Doctors who have agreed to the “alternative quality contract’’ are paid a set monthly fee per patient, adjusted for how healthy the patient is, regardless of how many tests, appointments, and procedures the patient gets. Physicians can earn bonuses for improving care, up to 10 percent of their budget.
Both state and federal officials are pushing for ways to control medical spending, and “global payment’’ models such as the one being used by Blue Cross are considered the most promising.
…Most doctors and hospitals are paid separately for each test, procedure, and office visit, which many believe encourages unnecessary, poorly coordinated care and is driving up costs.
But other doctors and health care executives cautioned against drawing definitive conclusions from the insurer’s early results. They have not been independently reviewed and may not be easily reproduced statewide.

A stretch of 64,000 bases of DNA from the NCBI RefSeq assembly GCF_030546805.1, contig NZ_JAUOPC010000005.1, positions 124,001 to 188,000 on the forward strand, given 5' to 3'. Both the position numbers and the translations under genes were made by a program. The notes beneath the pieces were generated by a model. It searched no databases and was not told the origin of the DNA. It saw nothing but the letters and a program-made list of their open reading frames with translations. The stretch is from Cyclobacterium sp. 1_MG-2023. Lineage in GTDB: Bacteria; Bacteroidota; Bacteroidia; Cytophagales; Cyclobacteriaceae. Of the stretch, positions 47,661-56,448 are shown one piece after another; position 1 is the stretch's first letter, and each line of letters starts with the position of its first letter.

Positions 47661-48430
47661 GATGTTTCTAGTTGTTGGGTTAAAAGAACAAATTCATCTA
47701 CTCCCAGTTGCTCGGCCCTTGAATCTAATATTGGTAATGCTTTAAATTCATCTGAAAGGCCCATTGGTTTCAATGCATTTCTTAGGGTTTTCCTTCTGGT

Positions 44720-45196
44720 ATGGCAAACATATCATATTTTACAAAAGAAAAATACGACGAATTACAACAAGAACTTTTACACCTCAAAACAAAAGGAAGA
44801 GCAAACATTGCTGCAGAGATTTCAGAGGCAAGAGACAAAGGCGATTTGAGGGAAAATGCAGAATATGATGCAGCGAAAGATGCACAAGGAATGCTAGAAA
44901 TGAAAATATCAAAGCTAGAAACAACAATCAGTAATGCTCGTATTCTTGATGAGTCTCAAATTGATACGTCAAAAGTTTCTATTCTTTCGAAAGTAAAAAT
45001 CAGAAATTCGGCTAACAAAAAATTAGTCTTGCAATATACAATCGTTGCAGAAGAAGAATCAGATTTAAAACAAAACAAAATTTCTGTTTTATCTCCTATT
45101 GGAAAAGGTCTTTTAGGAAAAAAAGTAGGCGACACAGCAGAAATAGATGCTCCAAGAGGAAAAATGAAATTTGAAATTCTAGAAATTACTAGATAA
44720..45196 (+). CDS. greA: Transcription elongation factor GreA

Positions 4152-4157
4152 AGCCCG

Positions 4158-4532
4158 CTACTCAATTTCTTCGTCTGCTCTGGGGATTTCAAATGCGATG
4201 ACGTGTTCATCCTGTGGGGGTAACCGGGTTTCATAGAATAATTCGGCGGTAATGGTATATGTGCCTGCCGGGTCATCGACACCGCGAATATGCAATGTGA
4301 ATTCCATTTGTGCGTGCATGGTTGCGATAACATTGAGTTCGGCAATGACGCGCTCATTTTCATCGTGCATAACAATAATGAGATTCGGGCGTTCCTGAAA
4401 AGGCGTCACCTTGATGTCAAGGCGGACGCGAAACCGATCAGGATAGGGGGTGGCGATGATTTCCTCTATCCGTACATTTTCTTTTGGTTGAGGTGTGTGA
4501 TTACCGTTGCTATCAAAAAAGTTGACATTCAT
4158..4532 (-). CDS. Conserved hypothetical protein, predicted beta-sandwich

So let’s look at how these providers did in their fist year in three areas: cost, the quality of care and patient satisfaction. On quality, Blue Cross said at least twice as many patients under a global payment got cancer screenings, regular check-ups and kept their diabetes or heart disease under control as did patients in traditional plans.
Doctors at Tufts Medical Center boosted their patient quality scores, in part, by creating a registry of patients with a chronic disease and assigning nurses to track who needed a test or an appointment